Fable 2 Pub Games
We're not that drunk.
The idea behind Fable 2 Pub Games is a Peter Molyneux special: gamble fictional cash and one day you can merge your Pub Games drunkard profile with your Fable 2 hero profile for a wodge of extra green on the streets of Albion. Or in this case gold. Pub Games will be bundled with Fable 2 - the standard and special editions - and is also available as a pre-order incentive for people who pick the game up at specific retailers, including branches of GAME in the UK. (Update: Lionhead now says something's up with this and codes aren't being distributed after all. We'll look into it.)
The question we've got to answer today though is whether Fable 2 Pub Games is good enough to stand alone, which is what it does on Xbox Live Arcade: you may be able to get it for free elsewhere, but otherwise it costs 800 Microsoft Points, or the equivalent of GBP 6.80 / EUR 9.60. Does it do enough to justify that?
Booting it up, you're presented with the choice of six playable characters, each with a fancy Robin Hood-style wanted poster avatar, and there are six "Hero" slots to fill as well, which is where your Fable 2 characters will be offered. Once you've made this initially arbitrary choice, you'd best head to the Tutorials page to get acquainted with the three gambling mini-games on offer.
Each of them is unique to Fable 2 Pub Games, but fairly familiar. Spinnerbox, for example, is a slots machine where you specify how much gold you want to bet and then spin the box to try and match symbols and bank prize money. The number of spinning symbols varies from box to box and there are a range of bonus variables, along with a winnings calculator to help you manage your bets.
Keystone, meanwhile, is a variation on roulette or craps. A keystone bridge is assembled over a semi-circular board, and each of the bricks in the arch is given a number between 1 and 18. You stack your chips on the bricks, and in segmented areas beneath them, and then win or lose cash based on the roll of three dice.
The third and final game is called Fortune's Tower, and is a bit more unusual. You place an initial bet and then three cards are laid out - one is face down, while the other two are face up in a row beneath it. You then blindly lay additional rows and get the option to bank the total number they add up to in gold.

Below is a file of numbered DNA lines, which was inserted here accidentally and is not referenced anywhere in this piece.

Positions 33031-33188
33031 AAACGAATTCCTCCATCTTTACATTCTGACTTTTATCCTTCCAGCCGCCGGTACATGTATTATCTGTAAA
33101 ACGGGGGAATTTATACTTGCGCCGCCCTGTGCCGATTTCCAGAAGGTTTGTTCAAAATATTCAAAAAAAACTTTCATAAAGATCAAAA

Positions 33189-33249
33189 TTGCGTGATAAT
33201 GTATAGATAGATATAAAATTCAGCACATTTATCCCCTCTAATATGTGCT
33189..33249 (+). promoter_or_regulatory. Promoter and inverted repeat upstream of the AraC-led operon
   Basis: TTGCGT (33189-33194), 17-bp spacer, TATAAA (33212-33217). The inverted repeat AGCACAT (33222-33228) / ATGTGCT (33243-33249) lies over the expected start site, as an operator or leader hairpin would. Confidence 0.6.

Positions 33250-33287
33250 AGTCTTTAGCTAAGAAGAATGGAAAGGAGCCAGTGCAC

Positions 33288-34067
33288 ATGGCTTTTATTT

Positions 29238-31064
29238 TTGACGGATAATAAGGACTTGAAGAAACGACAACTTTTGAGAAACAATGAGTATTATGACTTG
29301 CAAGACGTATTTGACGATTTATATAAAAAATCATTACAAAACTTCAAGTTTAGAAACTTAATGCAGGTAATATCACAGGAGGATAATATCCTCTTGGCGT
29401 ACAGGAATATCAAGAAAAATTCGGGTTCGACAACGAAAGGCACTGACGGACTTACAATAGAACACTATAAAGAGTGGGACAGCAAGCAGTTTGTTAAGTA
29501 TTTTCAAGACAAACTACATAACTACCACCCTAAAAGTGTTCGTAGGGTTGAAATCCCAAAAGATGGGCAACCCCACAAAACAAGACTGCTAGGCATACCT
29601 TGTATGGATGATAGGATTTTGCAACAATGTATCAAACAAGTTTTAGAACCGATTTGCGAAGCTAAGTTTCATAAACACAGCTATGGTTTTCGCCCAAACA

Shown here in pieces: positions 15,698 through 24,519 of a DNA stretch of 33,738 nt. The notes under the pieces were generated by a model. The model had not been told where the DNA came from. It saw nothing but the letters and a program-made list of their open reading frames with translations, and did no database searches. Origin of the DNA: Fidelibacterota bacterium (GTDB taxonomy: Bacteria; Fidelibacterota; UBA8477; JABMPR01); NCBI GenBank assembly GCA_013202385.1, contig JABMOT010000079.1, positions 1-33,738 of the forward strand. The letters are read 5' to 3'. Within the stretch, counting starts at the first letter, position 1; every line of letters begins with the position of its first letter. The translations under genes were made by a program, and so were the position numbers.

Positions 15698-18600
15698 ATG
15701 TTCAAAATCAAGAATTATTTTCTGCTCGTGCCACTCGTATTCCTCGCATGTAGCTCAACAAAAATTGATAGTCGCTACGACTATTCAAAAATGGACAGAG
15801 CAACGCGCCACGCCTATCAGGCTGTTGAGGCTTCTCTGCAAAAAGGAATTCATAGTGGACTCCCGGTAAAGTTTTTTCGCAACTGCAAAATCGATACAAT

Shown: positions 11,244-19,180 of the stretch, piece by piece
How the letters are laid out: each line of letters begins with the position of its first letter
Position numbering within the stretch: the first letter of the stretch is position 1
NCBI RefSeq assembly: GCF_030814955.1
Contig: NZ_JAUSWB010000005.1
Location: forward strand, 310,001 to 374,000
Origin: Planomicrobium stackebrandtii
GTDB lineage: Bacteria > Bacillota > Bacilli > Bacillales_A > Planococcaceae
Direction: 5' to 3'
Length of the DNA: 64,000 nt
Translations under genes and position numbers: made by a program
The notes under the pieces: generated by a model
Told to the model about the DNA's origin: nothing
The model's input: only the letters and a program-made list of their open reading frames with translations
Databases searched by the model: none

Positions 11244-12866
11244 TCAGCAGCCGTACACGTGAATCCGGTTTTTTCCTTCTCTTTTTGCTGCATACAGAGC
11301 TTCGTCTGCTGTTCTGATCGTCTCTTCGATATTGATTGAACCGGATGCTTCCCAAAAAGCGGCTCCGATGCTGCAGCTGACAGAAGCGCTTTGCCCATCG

The element of risk is that every time a card in the new row lines up diagonally with the same number in the previous row, it burns out and potentially ends the game. The only things that can rescue you are that single, face-down card at the top of the pyramid, which swoops in to save the day (providing it too isn't a match for a card in the previous row), and special hero cards, which save the entire row from any problems with diagonals.
There are a few potential pitfalls with all this. The obvious one is that, if you make tons of gold, it could unbalance Fable 2's difficulty curve - even in a game that hopes to be extremely open-ended. Of course, we won't be able to judge the impact of a pile of free money until Fable 2 itself launches on 24th October, but if our Pub Games experience (mountains of debt!) is anything to go by, only the lucky few will get to find out whether it breaks Lionhead's opus.
More worrying is that all three of the games are very simple once you've absorbed the windy tutorials, and that none of them boasts accompanying depth. There are a few strategies you can adopt to achieve greater gains (don't keep going in Fortune's Tower when you've used up the card at the top and you're already set to make a bit of money, for instance), but for the most part these are games of chance with the odds stacked against you. Just as it is down the pub.
There's a Tournament mode, in which you can compete against the AI over several rounds, but no online multiplayer. There are leaderboards (it's a technical requirement for XBLA games, remember), but whether you will be able to take much pride in achieving a big tournament total is debatable. The most fun we had was fluking a victory against the AI by placing ludicrously large bets in Fortune's Tower.
Virtually the only other things of note are the 200 Gamerpoints you can unlock by questing after the Achievements (in theory this means Fable 2 is worth 1200 out of the box, since Pub Games comes free - assuming that's the way it's bundled), and the 15 unlockable "unique" items you can then transfer into Fable 2. These include plaited hair, backflip training for your dog, some tattoos, a couple of weapons and a magical ring.
It's difficult to argue that these represent an 800 Microsoft Points value (the phrase "horse armour" springs to mind), and, overall, it would be impossible to argue that Fable 2 Pub Games represents value for that money. The marriage of XBLA and boxed game is a nice idea, but the Pub Games themselves are lightweight and boring, and the potential benefits for Fable 2 players are the sorts of things typically bundled on Collector's Edition bonus disks in the first place - and typically overlooked by the majority of players who can think of better ways to spend the extra money. Down the pub, for instance. If you're looking at this without an eye to buying Fable 2, definitely don't bother. If you're itching for Fable 2 and can't resist, make sure you take advantage of a pre-order deal. Either way its inoffensive composition isn't enough to escape censure.